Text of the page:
(iv) Improve Economic Relations with Other Countries

By enabling listing of foreign companies in India and listing of Indian companies abroad will be an important economic and diplomatic tool in the hands of the authorities of Government of India which might help them for public welfare and any form of security to India.

Following are the benefits for the Indian companies:

(i) Alternate Source of Capital

Benefits can be attained from a reduction in the cost of capital in advanced economies with relatively developed financial markets. An international listing regime which enables all companies incorporated in India to raise capital in the market will optimise cost reduction and provides the greatest benefits in terms of value, quantum, quality and branding.

(ii) Broader Investor Base

Listing on foreign stock exchanges broaden and diversify the pool of investors which increases the demand pool for the company’s shares and helps to decrease the cost of capital. Indian startups or emerging growth companies will be able to access capital from investors overseas that may be more welcoming to their securities than Indian investors, who have been typically focussed on companies with proven track records of profitability and growth, and have generally exhibited less appetite for startup or emerging growth companies.

(iii)  Better Valuation

Companies listing on foreign stock exchanges are expected to obtain more accurate valuations on their securities than in their domestic capital markets. Listings on foreign stock exchanges can facilitate clearer comparisons against other peer companies that are listed overseas which results in better determination of value of a company.

Benefits to foreign companies which intend to get directly listed on Indian stock exchanges:

(i) Fruitful Association With Brand “India”

The companies which want to start its listing in India can exploit the opportunity for value creation as country still remains one of the fastest growing economies of the world. With right corporate governance and good returns to the investors in India, one can certainly expect a long run advantage for all the stakeholders in it.

(ii) Access to Indian Markets

India has a vibrant of small and large companies that access capital from both domestic and international investors to fund their growth in the process. Indian capital markets benefit from a credible corporate governance and well-defined regulatory framework, and opportunistic investors.

Benefits to Indian investors:

(i) Increased Diversification of Portfolios

The portfolios of shareholding of Indian personalities and institutional investors generally tend to exhibit lower levels of diversification of shareholding pattern. This home bias is likely to decline when global assets are directly listed on Indian stock exchanges. For example, wealthy Indians may want to invest in shares of global Blue Chip companies and the proposed liberalisation of the Indian regulatory framework is an effective means of satiating the desire of such Indian investors.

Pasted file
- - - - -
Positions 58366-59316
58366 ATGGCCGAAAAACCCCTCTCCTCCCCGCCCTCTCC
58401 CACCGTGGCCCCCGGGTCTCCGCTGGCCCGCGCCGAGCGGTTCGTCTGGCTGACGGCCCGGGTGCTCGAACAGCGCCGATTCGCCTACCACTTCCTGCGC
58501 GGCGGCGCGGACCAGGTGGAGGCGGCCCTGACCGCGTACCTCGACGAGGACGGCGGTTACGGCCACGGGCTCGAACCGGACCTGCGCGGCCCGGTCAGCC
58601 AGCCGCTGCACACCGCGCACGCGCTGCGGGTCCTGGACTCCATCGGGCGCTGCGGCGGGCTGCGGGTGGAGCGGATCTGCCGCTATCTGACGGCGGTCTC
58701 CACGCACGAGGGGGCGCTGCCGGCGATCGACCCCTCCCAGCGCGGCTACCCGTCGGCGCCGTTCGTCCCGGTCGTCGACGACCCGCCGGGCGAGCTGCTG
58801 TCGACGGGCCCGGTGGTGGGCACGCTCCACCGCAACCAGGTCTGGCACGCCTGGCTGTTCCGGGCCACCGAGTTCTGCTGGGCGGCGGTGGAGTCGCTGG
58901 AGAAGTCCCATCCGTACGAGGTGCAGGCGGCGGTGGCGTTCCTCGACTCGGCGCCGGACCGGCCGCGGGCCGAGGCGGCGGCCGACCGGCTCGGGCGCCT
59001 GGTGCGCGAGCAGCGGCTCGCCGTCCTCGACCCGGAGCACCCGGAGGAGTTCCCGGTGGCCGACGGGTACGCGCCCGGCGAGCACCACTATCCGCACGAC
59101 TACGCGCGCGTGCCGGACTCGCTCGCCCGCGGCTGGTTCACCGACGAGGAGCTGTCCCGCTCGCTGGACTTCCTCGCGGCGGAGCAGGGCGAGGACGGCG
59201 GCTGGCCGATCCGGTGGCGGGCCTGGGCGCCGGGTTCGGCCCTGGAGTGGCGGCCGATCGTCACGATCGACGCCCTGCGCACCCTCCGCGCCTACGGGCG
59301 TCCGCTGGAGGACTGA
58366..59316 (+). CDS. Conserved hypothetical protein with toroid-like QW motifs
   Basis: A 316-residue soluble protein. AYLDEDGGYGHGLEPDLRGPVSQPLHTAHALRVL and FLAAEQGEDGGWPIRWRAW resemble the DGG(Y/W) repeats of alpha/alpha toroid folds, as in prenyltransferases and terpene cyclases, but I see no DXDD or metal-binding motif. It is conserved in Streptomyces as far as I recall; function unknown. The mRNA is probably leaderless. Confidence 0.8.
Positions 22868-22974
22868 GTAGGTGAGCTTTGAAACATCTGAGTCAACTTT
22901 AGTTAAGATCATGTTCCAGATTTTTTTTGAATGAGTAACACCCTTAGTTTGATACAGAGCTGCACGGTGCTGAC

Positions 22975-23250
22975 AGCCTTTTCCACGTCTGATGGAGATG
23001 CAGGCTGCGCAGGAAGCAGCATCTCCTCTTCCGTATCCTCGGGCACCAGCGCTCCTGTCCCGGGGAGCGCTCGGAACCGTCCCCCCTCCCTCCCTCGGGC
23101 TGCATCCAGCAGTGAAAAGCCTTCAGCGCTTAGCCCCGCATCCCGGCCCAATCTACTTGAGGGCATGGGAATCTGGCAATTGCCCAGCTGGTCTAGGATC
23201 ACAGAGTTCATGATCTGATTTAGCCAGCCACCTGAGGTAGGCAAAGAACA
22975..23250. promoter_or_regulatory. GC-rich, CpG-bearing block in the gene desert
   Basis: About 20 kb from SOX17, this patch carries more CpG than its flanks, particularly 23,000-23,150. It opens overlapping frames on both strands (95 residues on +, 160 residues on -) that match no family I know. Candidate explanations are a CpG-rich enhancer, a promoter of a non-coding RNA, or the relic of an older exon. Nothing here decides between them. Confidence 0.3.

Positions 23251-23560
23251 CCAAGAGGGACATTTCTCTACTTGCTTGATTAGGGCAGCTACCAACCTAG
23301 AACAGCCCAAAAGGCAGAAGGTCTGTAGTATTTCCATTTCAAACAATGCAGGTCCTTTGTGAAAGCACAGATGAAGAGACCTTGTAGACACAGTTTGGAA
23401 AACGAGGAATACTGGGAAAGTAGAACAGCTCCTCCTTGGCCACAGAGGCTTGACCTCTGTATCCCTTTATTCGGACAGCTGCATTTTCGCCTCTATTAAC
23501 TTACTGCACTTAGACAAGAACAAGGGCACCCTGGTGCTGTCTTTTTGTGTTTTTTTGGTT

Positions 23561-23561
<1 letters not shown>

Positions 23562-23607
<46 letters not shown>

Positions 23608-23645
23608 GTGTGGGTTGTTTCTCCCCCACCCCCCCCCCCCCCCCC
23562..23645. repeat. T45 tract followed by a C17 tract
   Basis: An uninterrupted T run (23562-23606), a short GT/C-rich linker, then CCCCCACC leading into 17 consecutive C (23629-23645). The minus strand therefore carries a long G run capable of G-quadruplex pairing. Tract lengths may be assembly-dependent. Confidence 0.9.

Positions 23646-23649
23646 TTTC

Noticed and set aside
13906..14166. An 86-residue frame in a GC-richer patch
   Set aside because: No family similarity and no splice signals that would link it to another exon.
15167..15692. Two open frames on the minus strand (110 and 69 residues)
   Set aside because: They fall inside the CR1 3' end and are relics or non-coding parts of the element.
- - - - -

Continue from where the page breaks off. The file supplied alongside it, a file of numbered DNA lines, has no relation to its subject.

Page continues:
(ii) Participation in Wealth Created by Global Companies

The proposed liberalisation would enable Indian investors in partaking in the wealth generated by MNCs that have significant impact on Indian lives. Global internet companies such as Apple, Facebook, Google, Amazon, etc. are the prime examples of it. Direct listing by foreign companies on Indian stock exchanges would enable Indian investors to participate in such wealth creation. Allowing companies incorporated outside India to access Indian capital markets will create a vibrant domestic market.

  1. Further Recommendations

Listing of equity shares of unlisted companies incorporated in India on foreign stock exchanges will be governed by the listing framework of the jurisdiction concerned and not by regulations laid down by the SEBI. In order to implement the recommendations of the Committee, it is necessary to amend certain laws and regulations to facilitate direct listing on Indian stock exchanges by foreign companies and direct listing on foreign stock exchanges by Indian companies.

The Committee prescribed for amendment of certain laws and regulations including Companies Act (2013), Foreign Exchange Management Act (1999), SEBI [Issue of Capital and Disclosure Requirements (ICDR)] Regulations, SEBI [Listing Obligations and Disclosure Requirements (LODR)] Regulations , SEBI [Prohibition of Insider Trading (PIT)] Regulations, SEBI [Substantial Acquisition of Shares and Takeovers (SAST)] Regulations , SEBI (Buy-back of Securities) Regulations  and SEBI (Delisting of Equity Shares) Regulations .

The Committee also recommended for listing on only specified stock exchanges in permissible jurisdictions which have strong anti-money laundering laws.

It also set a minimum capital threshold for listing on overseas market, besides recommending 10 overseas jurisdictions which have strong anti-money laundering laws and policies, and are also members of the International Organisation of Securities Commissions (Iosco) and Financial Action Task Force (FATF), to ensure that the new rules are not misused in any way.

The 10 countries and their exchanges are:

US: Nasdaq, NYSE

China: Shanghai Stock Exchange, Shenzhen Stock Exchange

Japan: Tokyo Stock Exchange, Osaka Securities Exchange

South Korea: Korea Exchange Inc.

UK: London Stock Exchange

Hong Kong: Hong Kong Stock Exchange

France: Euronext Paris

Germany: Frankfurt Stock Exchange

Canada: Toronto Stock Exchange

Switzerland: SIX Swiss Exchange

  1. Conclusion